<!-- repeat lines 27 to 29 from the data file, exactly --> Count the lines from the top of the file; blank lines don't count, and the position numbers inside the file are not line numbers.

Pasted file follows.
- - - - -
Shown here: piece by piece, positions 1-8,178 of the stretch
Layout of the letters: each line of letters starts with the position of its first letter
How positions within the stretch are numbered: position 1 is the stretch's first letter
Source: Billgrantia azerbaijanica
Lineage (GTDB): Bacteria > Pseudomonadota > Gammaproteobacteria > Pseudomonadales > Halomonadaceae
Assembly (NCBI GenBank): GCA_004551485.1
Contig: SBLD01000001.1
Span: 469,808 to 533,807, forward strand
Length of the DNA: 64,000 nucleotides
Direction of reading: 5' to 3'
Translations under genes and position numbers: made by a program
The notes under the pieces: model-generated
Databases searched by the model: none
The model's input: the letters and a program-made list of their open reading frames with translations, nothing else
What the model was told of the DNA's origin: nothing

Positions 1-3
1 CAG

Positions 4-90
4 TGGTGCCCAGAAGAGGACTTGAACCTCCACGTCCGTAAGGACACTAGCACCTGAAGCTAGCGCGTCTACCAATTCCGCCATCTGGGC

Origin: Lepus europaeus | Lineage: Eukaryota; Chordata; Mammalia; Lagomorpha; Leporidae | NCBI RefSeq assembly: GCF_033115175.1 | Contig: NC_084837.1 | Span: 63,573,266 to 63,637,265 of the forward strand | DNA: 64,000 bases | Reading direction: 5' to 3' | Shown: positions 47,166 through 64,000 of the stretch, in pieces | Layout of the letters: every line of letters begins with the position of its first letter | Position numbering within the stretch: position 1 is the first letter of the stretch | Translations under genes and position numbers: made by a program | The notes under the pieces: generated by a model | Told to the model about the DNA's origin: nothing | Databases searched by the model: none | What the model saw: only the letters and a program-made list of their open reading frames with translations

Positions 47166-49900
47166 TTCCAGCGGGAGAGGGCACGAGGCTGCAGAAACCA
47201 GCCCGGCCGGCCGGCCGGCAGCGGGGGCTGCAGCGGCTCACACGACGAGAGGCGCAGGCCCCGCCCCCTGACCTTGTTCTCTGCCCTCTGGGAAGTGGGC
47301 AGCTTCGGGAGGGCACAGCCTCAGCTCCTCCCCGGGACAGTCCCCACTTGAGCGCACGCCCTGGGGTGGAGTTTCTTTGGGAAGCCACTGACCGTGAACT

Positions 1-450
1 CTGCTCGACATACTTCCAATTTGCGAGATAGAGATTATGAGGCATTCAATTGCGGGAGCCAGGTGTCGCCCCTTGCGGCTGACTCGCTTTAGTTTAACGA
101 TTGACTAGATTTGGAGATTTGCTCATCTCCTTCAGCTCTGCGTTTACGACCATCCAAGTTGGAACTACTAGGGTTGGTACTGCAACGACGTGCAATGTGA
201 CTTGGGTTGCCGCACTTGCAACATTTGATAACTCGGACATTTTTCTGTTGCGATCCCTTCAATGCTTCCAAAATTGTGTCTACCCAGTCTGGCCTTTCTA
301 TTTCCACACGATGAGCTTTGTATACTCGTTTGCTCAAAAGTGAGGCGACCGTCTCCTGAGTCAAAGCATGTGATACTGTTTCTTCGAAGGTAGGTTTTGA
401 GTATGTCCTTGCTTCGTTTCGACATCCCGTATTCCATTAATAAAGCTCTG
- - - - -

101 TTGACTAGATTTGGAGATTTGCTCATCTCCTTCAGCTCTGCGTTTACGACCATCCAAGTTGGAACTACTAGGGTTGGTACTGCAACGACGTGCAATGTGA
201 CTTGGGTTGCCGCACTTGCAACATTTGATAACTCGGACATTTTTCTGTTGCGATCCCTTCAATGCTTCCAAAATTGTGTCTACCCAGTCTGGCCTTTCTA
301 TTTCCACACGATGAGCTTTGTATACTCGTTTGCTCAAAAGTGAGGCGACCGTCTCCTGAGTCAAAGCATGTGATACTGTTTCTTCGAAGGTAGGTTTTGA